Awesome freeriding, stacks of fresh powder, fantastic night riding, lots of runs, decent lift system, Good parks & pipes. Quite a combination!
Good backcountry and lots of pow
Selection of terrain parks
Lots of options
Lift count : 3 x Gondolas 32 x Chairlifts
Pass (Low/High Season) : 4,700.00-5,500.00 Day , 28,800.00 6-day , 28,800.00 6-day linked area , 152000 Season pass
Niseko freeriding 2 / Photo: Niseko HANAZONO Resort by Niseko Photography
Niseko / Photo: Niseko HANAZONO Resort by Niseko Photography
Niseko halfpipe / Photo: Niseko HANAZONO Resort by Niseko Photography
Niseko terrain park / Photo: Niseko HANAZONO Resort by Niseko Photography
Niseko freeriding / Photo: Niseko HANAZONO Resort by Niseko Photography
Niseko freeriding 1 / Photo: Niseko HANAZONO Resort by Niseko Photography
Niseko United is probably the most well know resort in Japan and certainly the place everyone thinks of when it comes to riding powder.
The one mountain is composed of 3 areas, An’nupuri, Higashiyama and Grand Hirafu but they are all linked and can share the same lift pass.Each area has its own base area with Grand Hirafu being by far the most developed. The resort has breath taking views of Mt.Yotei, a dormant conical shaped volcano.
The word is definitely out on Niseko, by the start of every season stacks of new buildings have sprouted up to cater to the huge demand. The place has retained character, though not necessarily Japanese character and resembles a Colorado town.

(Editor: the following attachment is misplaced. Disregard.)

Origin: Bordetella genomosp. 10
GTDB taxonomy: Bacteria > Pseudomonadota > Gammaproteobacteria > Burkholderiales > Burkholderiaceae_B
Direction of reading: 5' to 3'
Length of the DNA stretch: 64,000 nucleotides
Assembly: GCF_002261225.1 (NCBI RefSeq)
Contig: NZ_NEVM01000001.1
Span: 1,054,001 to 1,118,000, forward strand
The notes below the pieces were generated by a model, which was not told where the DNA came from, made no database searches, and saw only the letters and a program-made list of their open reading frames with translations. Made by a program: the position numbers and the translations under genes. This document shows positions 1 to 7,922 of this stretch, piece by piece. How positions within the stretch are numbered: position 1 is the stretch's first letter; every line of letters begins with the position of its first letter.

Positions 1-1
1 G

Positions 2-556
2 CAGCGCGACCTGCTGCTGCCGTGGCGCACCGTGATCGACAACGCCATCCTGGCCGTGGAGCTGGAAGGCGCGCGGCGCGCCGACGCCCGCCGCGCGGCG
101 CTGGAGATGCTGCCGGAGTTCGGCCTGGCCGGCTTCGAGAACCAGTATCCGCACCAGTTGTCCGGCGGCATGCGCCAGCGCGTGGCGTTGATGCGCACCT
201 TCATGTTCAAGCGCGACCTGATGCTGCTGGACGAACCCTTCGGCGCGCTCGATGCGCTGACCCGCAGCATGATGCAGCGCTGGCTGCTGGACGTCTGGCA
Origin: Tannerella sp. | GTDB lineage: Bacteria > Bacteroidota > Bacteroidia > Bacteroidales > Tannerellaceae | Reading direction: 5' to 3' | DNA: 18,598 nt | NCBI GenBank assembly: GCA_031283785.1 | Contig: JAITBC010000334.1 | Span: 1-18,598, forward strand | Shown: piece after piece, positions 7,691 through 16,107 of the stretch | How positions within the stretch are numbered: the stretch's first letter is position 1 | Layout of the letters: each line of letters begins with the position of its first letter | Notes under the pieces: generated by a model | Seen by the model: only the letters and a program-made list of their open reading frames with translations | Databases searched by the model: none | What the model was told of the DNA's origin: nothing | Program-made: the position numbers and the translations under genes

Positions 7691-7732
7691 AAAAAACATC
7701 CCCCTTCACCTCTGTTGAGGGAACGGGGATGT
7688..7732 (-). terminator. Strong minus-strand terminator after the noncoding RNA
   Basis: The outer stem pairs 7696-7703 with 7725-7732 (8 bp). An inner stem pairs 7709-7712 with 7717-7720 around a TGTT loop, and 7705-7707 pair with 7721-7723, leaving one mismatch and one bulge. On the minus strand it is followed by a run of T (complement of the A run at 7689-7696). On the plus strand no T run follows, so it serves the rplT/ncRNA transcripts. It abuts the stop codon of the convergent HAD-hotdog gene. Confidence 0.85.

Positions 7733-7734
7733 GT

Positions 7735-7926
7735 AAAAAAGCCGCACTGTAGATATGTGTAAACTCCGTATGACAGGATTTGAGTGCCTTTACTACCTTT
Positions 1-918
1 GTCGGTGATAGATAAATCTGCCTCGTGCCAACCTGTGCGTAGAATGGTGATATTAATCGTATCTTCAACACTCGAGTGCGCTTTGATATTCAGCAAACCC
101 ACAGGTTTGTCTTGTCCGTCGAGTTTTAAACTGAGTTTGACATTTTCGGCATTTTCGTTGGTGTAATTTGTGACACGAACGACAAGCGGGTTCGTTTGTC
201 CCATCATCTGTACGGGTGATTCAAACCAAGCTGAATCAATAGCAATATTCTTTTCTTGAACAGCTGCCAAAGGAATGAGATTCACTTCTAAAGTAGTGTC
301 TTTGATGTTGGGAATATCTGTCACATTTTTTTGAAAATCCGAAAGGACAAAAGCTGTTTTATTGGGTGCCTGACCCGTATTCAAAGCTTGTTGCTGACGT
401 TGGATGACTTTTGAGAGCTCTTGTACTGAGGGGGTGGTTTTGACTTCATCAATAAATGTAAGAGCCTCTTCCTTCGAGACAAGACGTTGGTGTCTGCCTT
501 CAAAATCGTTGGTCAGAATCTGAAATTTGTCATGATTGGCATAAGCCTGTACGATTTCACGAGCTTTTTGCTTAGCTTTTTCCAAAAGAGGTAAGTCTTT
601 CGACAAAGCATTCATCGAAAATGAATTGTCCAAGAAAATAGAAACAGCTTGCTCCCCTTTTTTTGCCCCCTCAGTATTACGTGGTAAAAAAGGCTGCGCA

Many of the restaurants, bars and lodges are owned and run by westerners and you never really need to know a word of Japanese. There are still a few authentic Japanese restaurants but they have become the exception to the rule.
Freeriding is the main draw here. Fourteen metres of snow annually and Japans most progressive off-piste policy guarantee that powder hounds will go home happy.
The highest lifts are all within a few hundred metres hike of the top of the mountain (1308m). From here you can ride down backcountry to Goshiki Onsen (hot springs) on the opposite side of the mountain. To get back you'll need a taxi or the rather infrequent bus. Be careful though, this mountain does have avalanches so be sure to check with the ski patrols to get the latest info. There are plenty of companies that offer guiding services and it is best to use them.
Within the resort boundary there is plenty of shredding to be done between the nicely spaced birch trees, and natural pillow lines are in abundance. Very few areas are roped off and it’s essential to abide by the rules if you want to keep your lift pass.
The 900m of continuous vertical will give those looking to clock up the miles on the pistes plenty of opportunity. It’s mainly a mixture of reds and easy greens, the black runs are generally left un-groomed and in a semi-permanent mogulled state.
Freestylers don’t worry, you certainly haven’t been ignored, there are 2 halfpipes and 4 main terrain parks spaced over the resort.
Almost the entire area is floodlit and is open every night until 9pm. The lights are so bright that you can still board through the trees between the pistes, it is a strange but incredible experience and often the slopes are very empty.
The lift system is modern with gondolas and express chairs whisking you up to the top of the treeline. Above the treeline things change and due to a change in environmental law, the resort is no longer allowed to develop this area so you’ll find lots of slow one-man chairs taking you up to the peak. This can lead to bottle necks when crossing between An’nupuri and Higashiyama areas.